The New Age of Floristry


Once the preserve of the ladies of the Women’s Institute, floristry is now enjoying a new – hipper – lease of life. You can barely last five minutes on Pinterest or Instagram without spying a snap of an incredible floral arrangement; whether it’s a wedding bouquet, a dinner table centrepiece or simply a vase on the mantelpiece. We meet Helen Dyson, joint Founder and CEO of the new London Flower School in King’s Cross to discuss this blooming revolution.

Is it fair to say that floristry has had a bit of an image overhaul in recent times?

Social media has played a huge role in changing the image of floristry, but floral design as an art form has existed for many years prior to the advent of this. Consider the paintings of the Golden Age of Dutch Art, where many of the still-life paintings focused on floral arrangements, or the work of Constance Spry in the 1930s (a celebrity florist of her time), whose beautiful floral designs are an inspiration to us today. But, as a visual product, social media has certainly expanded both the appeal and reach of floristry.


Have you noticed a different demographic now showing an interest in floristry?

Yes, floristry is appealing to a younger audience in part due to social media but, also, because floral design is now seen as a recognised art form. This new demographic are creative and experimental, and are happy to challenge the traditional role of floristry.

Do we now have access to more exotic flowers than we used to, or are we just more aware of them?

A little of both. Holland has traditionally been the home of flower growers, however globalisation has created new centres of flower production. These are typically developing countries like Columbia (the second largest exporter of flowers), Ecuador, Ethiopia, Kenya and India. This open market has not only led to a growth in production, but also a wider availability of what were previously seen as more exotic types of flowers.


What are the most on-trend blooms of the moment? And what flowers are underrated and deserve more attention, in your view?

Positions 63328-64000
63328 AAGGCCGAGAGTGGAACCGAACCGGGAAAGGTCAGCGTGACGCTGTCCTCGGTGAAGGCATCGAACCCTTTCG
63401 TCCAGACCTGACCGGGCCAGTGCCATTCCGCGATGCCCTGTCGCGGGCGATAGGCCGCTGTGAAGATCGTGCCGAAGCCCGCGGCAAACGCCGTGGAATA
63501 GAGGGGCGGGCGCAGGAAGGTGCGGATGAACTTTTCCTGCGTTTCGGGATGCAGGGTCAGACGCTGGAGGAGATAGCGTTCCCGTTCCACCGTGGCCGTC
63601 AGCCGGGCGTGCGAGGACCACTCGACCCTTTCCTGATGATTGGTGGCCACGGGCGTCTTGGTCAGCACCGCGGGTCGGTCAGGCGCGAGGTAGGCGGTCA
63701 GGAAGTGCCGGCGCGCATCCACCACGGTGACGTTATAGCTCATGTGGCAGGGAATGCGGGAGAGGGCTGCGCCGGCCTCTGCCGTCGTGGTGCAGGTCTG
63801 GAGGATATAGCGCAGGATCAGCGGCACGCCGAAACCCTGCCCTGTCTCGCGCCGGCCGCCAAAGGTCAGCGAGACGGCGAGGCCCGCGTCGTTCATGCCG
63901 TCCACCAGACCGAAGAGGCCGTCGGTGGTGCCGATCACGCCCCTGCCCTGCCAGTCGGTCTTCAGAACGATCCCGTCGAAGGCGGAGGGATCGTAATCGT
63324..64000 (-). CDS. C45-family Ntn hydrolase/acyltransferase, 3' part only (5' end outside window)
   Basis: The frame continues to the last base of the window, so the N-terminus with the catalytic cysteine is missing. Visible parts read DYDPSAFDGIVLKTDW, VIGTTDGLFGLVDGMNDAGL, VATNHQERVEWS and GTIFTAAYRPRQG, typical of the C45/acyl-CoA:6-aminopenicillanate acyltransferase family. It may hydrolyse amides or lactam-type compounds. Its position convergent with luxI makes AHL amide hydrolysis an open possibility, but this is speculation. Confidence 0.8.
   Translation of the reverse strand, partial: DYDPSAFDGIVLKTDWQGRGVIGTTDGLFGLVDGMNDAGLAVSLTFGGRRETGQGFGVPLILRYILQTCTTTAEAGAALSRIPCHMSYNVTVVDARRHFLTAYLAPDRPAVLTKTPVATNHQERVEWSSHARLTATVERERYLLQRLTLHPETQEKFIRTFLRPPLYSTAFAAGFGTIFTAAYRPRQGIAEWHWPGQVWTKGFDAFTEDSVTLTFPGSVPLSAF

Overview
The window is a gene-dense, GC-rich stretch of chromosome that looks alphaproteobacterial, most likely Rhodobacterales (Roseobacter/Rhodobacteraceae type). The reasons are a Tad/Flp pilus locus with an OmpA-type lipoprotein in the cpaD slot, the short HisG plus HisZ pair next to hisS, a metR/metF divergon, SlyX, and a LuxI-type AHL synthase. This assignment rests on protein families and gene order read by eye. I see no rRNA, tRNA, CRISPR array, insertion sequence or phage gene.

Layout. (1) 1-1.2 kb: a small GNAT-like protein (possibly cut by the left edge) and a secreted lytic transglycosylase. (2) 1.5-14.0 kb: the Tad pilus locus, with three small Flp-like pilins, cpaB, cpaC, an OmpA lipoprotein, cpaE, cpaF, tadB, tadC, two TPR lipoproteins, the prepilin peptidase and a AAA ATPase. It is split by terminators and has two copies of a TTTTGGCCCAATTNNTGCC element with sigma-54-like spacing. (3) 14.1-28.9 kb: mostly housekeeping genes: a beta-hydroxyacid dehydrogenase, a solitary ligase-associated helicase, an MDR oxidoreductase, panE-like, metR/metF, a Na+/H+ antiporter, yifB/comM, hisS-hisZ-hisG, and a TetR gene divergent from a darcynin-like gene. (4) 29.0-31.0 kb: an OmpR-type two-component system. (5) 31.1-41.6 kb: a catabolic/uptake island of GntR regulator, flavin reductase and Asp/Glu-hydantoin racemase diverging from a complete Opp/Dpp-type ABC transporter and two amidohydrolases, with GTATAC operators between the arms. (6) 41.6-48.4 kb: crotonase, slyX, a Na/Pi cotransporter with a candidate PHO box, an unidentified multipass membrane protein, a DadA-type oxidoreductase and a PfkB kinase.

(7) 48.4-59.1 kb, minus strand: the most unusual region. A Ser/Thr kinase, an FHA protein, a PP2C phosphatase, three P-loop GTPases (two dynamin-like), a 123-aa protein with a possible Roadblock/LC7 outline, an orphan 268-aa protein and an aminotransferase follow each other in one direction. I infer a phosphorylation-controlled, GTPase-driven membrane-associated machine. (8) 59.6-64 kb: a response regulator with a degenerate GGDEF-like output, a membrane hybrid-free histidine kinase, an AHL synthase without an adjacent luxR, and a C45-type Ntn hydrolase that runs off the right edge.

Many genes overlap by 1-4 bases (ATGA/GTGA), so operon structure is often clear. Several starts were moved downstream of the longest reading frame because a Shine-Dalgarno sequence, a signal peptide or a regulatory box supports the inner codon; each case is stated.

Peonies are always on-trend; they are a simple, beautiful bloom that don’t require any addition. The carnation is the most underrated flower; the variety available today has expanded way beyond what was once seen as the traditional ‘garage flower’.

What is it about the art of floristry that first drew you to this profession?

Wagner Kreusch – joint Founder and Managing Director of London Flower School – is a graphic designer and an artist, and views floral design as a graphic project. His mother was a florist, so he spent his early life in Brazil around floristry and exotic flora. Floristry was therefore a natural media through which to express himself. I, on the other hand, came to floristry later in life. I have spent most of my working life as a teacher, and when I decided to leave teaching, I was drawn to the creative aspect of floral design. Ultimately, however, I found that I enjoyed the educational side of floristry the most – once a teacher, always a teacher!


What makes a great florist and what are the essential skills needed to succeed in the industry?

What makes a great florist, as opposed to someone who can make floral arrangements, is creativity, and we emphasise this at the London Flower School. We provide our students with a ‘safe space’ to experiment with different styles of floral design, and encourage them to be creative and fi nd their own style. Commercially, it is also important that a florist has an understanding of floristry from a business perspective – it is a very competitive market and succeeding in the industry requires an understanding of marketing, social media, business management and so on.

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